Quickstart Guide

Running your first Example

Make sure you have the prerequisites (Python with development packages, a C++11 compiler with development packages, GNU Make, a supported simulator) and cocotb itself (pip install cocotb) available.

Download and extract the cocotb source files according to the release version you are using from https://github.com/cocotb/cocotb/releases - you can check your cocotb version with cocotb-config --version.

The sources for cocotb’s development version are available from https://github.com/cocotb/cocotb/archive/master.zip

The following lines are all you need to run a first simulation with cocotb:

cd cocotb/examples/simple_dff

This was running with the default simulator, Icarus Verilog, but selecting a different simulator is as easy as:

make SIM=vcs

Running the same example as VHDL

The simple_dff example includes both a VHDL and a Verilog RTL implementation. The cocotb testbench can execute against either implementation using VPI for Verilog and VHPI/FLI for VHDL. To run the test suite against the VHDL implementation, use the following command (a VHPI or FLI capable simulator must be used):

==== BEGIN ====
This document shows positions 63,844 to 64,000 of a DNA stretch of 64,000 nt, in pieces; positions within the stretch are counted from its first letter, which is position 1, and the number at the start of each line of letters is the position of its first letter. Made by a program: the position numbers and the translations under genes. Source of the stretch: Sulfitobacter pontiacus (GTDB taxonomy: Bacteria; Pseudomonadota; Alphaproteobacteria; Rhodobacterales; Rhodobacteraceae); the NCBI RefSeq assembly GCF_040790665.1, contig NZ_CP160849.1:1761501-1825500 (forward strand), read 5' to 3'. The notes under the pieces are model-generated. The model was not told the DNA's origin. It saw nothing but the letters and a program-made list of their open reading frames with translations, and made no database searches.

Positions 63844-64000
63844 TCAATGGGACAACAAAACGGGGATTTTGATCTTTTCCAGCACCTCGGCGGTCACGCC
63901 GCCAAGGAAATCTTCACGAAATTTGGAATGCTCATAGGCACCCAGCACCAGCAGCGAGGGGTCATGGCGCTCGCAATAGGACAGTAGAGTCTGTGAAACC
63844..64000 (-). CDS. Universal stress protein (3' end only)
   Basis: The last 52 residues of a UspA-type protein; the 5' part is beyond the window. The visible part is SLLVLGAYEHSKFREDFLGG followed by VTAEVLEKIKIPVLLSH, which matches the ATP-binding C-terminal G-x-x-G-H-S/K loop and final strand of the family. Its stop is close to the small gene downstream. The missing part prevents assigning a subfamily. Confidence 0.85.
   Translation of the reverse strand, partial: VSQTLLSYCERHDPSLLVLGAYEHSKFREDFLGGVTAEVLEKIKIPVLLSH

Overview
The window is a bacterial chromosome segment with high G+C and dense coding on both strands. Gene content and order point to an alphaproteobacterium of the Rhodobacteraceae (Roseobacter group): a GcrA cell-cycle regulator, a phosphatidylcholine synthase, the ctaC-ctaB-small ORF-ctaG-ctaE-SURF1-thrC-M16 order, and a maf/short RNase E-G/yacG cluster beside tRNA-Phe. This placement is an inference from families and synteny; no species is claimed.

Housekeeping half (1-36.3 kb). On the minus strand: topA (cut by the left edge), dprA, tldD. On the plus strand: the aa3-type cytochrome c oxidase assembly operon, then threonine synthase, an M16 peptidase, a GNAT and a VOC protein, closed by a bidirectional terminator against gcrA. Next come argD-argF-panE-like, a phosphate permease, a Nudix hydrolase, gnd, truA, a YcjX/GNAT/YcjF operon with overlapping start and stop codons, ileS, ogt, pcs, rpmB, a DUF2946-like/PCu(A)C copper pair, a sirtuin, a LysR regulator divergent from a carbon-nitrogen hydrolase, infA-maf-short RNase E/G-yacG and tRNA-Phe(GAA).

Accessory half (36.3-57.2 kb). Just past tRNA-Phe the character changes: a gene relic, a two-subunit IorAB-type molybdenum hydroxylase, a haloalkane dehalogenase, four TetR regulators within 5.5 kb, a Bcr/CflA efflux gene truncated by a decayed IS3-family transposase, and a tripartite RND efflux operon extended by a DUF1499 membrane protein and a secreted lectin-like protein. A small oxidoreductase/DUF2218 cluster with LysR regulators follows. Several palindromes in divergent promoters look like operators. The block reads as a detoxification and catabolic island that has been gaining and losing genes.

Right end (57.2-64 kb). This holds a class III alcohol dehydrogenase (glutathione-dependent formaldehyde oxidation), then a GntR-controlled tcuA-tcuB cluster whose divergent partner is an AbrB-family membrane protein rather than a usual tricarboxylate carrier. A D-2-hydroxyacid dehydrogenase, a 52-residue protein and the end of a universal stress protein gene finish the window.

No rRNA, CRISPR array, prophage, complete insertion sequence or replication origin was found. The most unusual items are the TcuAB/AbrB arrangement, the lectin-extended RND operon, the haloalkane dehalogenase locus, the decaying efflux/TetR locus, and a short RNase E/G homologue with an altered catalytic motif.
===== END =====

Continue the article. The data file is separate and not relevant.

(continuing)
make SIM=ghdl TOPLEVEL_LANG=vhdl

Using cocotb

A typical cocotb testbench requires no additional HDL code (though nothing prevents you from adding testbench helper code). The Design Under Test (DUT) is instantiated as the toplevel in the simulator without any wrapper code. Cocotb drives stimulus onto the inputs to the DUT and monitors the outputs directly from Python.

Creating a Makefile

To create a cocotb test we typically have to create a Makefile. Cocotb provides rules which make it easy to get started. We simply inform cocotb of the source files we need compiling, the toplevel entity to instantiate and the Python test script to load.

VERILOG_SOURCES = $(PWD)/submodule.sv $(PWD)/my_design.sv